As a manifestation of this added stature, the III MAF commander ended some of the redundancies in the Marine pacification program. After the Tet offensive postponed the monthly meeting of the I Corps Joint Coordinating Council, he, together with General Lam, abolished the organization in March on the basis that its missions and Functions "have basically been assumed by the committees and sub-committees of Project Recovery, under the chairmanship of the CG, I Corps." Finally ac the end of the year, General Cushman terminated the FMFPac village evaluation system in I Corps as duplicative and not as accurate as the MACV hamlet evaluation system. As Colonel Ross R. Miner, 1st Marine Division G-5 officer, explained, the FMFPac system was only effective as long as the reporting unit remained in a specific area of operations. As far as the division was concerned, with "these [U.S.] units moving in and moving out . . . the whole report is fallacious." On the other hand, the CORDS district advisor, who was responsible for making the hamlet evaluation system, was in a much better position to give an accurate assessment.44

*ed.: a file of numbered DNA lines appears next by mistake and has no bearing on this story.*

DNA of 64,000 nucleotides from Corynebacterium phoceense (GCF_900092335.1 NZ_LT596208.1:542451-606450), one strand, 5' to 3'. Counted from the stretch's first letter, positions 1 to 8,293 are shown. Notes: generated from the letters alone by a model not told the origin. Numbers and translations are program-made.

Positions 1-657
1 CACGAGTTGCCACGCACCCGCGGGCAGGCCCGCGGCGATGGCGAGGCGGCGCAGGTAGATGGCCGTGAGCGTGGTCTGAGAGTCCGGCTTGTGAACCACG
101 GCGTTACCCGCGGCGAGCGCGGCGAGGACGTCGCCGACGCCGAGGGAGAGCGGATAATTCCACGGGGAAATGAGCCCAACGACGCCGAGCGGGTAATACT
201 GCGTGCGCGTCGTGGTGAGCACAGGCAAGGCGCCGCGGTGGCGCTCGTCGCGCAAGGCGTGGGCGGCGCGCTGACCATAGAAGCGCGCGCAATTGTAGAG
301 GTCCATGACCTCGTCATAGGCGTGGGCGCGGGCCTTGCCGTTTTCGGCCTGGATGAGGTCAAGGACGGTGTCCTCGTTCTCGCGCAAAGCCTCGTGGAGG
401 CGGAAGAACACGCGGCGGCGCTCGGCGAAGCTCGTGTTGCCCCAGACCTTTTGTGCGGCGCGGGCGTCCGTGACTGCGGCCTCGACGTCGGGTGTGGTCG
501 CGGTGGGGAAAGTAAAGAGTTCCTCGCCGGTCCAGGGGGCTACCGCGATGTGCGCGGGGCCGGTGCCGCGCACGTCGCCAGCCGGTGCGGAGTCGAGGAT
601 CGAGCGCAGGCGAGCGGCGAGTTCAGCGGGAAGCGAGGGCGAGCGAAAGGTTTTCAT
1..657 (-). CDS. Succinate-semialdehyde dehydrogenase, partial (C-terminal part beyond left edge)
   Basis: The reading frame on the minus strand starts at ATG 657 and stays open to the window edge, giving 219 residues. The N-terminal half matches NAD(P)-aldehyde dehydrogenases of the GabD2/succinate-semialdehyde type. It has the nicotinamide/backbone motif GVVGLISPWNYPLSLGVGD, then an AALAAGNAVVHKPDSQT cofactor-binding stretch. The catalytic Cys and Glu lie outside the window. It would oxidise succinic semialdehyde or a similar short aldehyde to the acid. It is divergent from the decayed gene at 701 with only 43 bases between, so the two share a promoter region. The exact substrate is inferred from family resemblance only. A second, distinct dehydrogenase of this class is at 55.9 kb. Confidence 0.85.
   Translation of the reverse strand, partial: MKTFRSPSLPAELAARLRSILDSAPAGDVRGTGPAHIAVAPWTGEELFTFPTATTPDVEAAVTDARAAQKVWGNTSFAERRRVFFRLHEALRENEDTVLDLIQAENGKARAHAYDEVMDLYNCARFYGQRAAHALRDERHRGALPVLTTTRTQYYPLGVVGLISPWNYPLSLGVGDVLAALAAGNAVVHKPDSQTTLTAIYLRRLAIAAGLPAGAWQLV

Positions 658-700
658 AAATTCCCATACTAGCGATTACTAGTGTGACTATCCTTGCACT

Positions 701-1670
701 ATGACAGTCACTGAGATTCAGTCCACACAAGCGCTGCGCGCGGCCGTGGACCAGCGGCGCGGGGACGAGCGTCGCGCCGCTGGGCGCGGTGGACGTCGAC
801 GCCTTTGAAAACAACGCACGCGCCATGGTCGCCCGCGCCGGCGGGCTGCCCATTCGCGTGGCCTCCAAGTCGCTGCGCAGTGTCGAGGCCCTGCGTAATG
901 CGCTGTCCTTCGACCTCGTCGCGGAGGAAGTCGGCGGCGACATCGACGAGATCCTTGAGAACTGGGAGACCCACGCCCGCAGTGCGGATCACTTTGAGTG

For the most part, outside of the Combined Action and Personal Response programs, the main focus of the III MAF Marine units relative to pacification was on civic action and psychological operations. As part ot this latter effort, the Marine command, augmented by the Army's 7th Psychological Operations Battalion, placed a high priority on sophisticated and nor so sophisticated communication techniques to get their message to the targeted audiences. For example, after Tet, III MAF made a special effort together with CORDS personnel to reestablish local radio, TV, and newspaper service in Hue. According to III MAF, "special efforts to reestablish these medias were immediately undertaken and the problem solved." Local officials appeared on both television and radio "to make the people aware of what the GVN was doing to allevi-
Photo courrvsy of Col Warren A. Butcher USMC (Ret)
A member of the psychological operations team from SLF Bravo throws out leaflets explaining to the local population why the Marine units were operating in the sector. This was part of an overall psychological operation campaign aimed at various audiences, including the enemy.